“We definitely come right out of this whole scene that’s developed here,” he said. “So much has happened in the past few years.”

Once the couple made the decision to go forward with a professional brewery, they began immersing themselves in the byzantine state and federal laws for opening a brewery — and the hunt was on for a location.

They knew they wanted to be in downtown Bangor, or at least adjacent to it. The Columbia Street location, formerly the home of Vapeway, a vape shop, and, before that, the dining room area of Montes International Catering, was the only spot that had everything they needed.

“We looked at 25 different places, but when we walked in here and saw the tin ceilings, we were sold,” said Nok-Noi Ricker. “We wanted to be a little off the beaten path. We wanted it to be a little quieter. We just wanted to enjoy ourselves and relax and actually have conversations with people.”

The Rickers and Robichaud spent the summer renovating the space — a long, curved bar was hand-built by Robichaud, and retail display platforms in front of the windows were taken out to allow for more seating space (2 Feet can seat 39 people). Cory Ricker and Robichaud began brewing in early September, in their basement brew house. The second week of October, 2 Feet opened its doors.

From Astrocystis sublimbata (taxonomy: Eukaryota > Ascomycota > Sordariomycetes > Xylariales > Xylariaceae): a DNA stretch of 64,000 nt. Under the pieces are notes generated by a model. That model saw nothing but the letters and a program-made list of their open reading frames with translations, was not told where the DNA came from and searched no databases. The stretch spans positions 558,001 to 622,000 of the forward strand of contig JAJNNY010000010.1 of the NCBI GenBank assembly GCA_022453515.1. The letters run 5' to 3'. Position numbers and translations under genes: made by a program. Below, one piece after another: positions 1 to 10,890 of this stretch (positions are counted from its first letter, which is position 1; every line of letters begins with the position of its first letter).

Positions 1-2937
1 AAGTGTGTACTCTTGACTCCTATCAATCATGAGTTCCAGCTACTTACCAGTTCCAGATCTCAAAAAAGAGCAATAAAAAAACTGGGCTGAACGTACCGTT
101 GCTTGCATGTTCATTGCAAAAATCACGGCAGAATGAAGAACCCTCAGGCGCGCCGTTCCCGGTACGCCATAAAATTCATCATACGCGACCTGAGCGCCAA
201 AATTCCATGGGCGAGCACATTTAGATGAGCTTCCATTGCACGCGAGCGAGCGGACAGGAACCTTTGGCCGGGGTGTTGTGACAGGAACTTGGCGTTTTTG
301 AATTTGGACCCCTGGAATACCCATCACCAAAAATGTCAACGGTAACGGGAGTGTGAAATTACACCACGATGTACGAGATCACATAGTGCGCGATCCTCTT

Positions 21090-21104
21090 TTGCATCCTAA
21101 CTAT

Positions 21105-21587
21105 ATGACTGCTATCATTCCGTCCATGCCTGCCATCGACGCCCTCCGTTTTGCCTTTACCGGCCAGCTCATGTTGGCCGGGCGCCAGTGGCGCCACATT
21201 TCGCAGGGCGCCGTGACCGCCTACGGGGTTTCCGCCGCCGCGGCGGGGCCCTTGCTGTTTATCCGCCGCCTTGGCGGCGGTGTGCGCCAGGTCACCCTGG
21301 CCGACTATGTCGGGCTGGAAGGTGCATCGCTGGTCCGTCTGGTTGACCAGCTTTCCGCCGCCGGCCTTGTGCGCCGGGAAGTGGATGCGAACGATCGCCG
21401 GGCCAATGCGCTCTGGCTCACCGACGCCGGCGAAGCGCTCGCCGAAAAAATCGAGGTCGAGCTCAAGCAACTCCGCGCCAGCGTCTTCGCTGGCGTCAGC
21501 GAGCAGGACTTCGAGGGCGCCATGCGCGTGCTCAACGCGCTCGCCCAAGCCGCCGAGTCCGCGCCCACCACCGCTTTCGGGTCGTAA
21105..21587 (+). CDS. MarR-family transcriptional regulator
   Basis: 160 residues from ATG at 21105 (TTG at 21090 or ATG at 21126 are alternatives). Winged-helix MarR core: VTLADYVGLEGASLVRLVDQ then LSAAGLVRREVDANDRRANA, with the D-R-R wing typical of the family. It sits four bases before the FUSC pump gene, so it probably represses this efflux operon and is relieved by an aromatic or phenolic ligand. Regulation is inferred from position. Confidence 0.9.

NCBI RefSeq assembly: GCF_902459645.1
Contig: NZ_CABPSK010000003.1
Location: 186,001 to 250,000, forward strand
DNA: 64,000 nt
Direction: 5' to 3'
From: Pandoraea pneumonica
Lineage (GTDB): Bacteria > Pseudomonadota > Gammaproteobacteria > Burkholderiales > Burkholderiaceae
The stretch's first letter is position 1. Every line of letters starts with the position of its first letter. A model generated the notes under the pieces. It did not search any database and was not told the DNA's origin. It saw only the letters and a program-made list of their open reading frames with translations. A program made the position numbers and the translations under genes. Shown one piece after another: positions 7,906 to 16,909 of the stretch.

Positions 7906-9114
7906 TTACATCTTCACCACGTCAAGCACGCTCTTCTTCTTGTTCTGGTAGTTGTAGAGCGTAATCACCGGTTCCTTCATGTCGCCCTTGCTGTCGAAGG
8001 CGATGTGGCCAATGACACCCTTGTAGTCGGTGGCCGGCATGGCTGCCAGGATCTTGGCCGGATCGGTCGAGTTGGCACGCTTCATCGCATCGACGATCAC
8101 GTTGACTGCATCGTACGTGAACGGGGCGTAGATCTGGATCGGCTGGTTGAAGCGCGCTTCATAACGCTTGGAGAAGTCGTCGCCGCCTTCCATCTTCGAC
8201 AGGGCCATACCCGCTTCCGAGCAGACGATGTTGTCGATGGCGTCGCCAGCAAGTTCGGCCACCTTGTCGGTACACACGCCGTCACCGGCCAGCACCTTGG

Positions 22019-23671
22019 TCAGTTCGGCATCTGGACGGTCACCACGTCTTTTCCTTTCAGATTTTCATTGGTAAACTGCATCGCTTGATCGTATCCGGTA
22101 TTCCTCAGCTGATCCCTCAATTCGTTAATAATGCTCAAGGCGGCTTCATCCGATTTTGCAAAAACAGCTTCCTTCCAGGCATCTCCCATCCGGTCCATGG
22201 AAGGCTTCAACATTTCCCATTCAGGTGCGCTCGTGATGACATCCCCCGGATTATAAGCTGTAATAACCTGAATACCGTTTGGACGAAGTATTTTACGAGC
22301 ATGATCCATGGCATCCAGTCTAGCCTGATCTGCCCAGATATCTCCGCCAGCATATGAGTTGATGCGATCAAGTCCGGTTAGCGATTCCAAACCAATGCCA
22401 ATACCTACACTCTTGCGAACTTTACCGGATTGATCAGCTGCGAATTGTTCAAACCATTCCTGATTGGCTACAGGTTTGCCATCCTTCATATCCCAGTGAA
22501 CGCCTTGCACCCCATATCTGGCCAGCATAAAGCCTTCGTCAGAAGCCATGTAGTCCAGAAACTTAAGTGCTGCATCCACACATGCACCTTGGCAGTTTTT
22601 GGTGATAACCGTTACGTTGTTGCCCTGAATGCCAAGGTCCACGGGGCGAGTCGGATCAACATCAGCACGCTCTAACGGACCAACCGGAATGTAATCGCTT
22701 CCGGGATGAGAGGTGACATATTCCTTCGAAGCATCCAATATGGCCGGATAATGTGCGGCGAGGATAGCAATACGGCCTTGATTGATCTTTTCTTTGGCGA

That very same week, the City of Bangor began a large construction project to replace old sewer lines on Columbia Street and adjacent streets, so since opening day, dump trucks, workers and piles of gravel have been occupying the street directly outside their front door.

“One thing we’ve learned is to not open your brewery the same week construction starts outside your front door,” said Robichaud.

2 Feet’s tasting room also offers a simple menu of small plates, inspired by the many appetizers and other treats Nok-Noi Ricker has made in her home kitchen over the years. Her sweet and spicy chicken wings, deconstructed Maine lobster rangoons, curried deviled eggs and cheese and onion enchiladas are ideal beer-accompanying snacks — not too fancy, but hot, fresh and delicious. In a few weeks, beer pretzels made by local eatery Fork & Spoon will be added to the menu, made with brewing grain supplied by 2 Feet.

“It’s a perfect little downtown partnership,” she said. “Everybody helps each other out. And our other grain goes to a pig farmer, so later on, we’re going to get a big slab of bacon.”

Though 2 Feet Brewing opens at 3 p.m. seven days a week, the couple intends to keep their day jobs (Nok-Noi Ricker with the Bangor Daily News, Cory Ricker as a master electrician) while being in the bar as frequently as possible. Nok-Noi Ricker’s 23-year-old son, Zak, works as bar manager, and Robichaud also can frequently be found pouring pints.

“It’s really a family affair,” said Nok-Noi Ricker. “It’s a family brewery. We built everything here.”

2 Feet Brewing is open from 3 to 9 p.m. Sunday through Thursday, and 3 to 11 p.m. Fridays and Saturdays. For more information, visit www.2feetbrewing.com.